Avian influenza virus infections are common in wild birds around the world. In most cases, infected birds show little sign of disease; however, some strains can become highly pathogenic in domestic poultry and more recently, those highly pathogenic strains have been circulating persistently in wild birds. Highly pathogenic avian influenza is extremely contagious and deadly to domestic poultry. If found in the United States, the appropriate management action is to quickly eradicate the disease to protect poultry producers, flocks, and the economy. Wild bird surveillance helps APHIS to better understand and track the presence or introduction of avian influenza along migratory wild bird pathways. Advanced warnings from wild bird surveillance enable poultry producers to consider altering biosecurity in the face of increased AIV risk and also help inform zoonotic disease potential. For more information, please see: 2022 Detections of Highly Pathogenic Avian Influenza.
Newcastle disease is a contagious viral disease of birds and is caused by virulent avian paramyxovirus serotype 1. More than 230 bird species are susceptible to avian paramyxoviruses, but many infected birds do not show symptoms. In wild birds, the effects vary depending on the bird species and the severity of the APMV strain. Newcastle disease is usually suspected when large die-offs of cormorants, gulls, or pelicans are detected in the upper Midwest or northeast regions of the United States.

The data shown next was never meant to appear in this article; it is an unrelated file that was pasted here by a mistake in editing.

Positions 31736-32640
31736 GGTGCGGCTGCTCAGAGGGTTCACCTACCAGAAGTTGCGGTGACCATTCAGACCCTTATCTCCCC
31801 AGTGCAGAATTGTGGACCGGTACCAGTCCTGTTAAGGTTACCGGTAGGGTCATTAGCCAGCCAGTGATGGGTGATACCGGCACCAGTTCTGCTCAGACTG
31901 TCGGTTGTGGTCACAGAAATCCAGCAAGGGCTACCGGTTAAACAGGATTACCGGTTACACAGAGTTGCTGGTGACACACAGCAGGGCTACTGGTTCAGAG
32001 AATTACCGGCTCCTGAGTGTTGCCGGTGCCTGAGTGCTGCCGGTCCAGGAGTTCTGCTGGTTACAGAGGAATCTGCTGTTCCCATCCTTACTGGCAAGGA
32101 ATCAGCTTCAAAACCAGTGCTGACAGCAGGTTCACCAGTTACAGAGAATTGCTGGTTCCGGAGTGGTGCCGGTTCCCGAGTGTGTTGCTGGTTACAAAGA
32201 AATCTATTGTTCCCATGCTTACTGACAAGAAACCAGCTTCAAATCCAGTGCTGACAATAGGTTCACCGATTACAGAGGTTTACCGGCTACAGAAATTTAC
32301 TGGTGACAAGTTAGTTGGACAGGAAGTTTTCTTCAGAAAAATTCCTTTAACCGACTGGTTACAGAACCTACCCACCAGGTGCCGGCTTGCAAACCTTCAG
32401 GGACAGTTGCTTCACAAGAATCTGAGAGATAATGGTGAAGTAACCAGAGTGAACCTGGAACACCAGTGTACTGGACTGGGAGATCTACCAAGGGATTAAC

Severity of avian paramyxovirus serotype-1 is measured by its ability to cause disease in chickens and is subsequently categorized as a high or low pathogenic virus. Virulent Newcastle disease virus (vND) refers only to virus strains of high pathogenicity. The poultry industry is concerned with vND because it causes illness, death, and reduced egg production that can result in severe economic losses. While rare in the United States, vND has been introduced in the past by illegal trafficking of exotic birds.
Arboviruses are pathogens that can be transmitted by arthropods, like mosquitoes. Some of these viruses can cause severe disease in humans and can even result in death. Arboviruses that the NWDP has worked on in the past include Eastern equine encephalitis virus (EEEV), St. Louis encephalitis virus (SLEV), and LaCrosse virus (LACV).
Salmonella spp. are common bacteria causing infection in birds, other animals, and people. Salmonella spp. infection is a continuous problem for the poultry industry and leads to significant morbidity and mortality in domestic flocks. Eggs or meat contaminated with Salmonella spp. can cause disease outbreaks in people and represent a public health risk. Infection is common in wild birds, especially in areas where large numbers of birds gather.
Julianna B. Lenoch, DVM, MPH
Diplomate of the American College of Veterinary Preventive Medicine
USDA/APHIS/WS4101 Laporte Ave
Fort Collins, CO 80521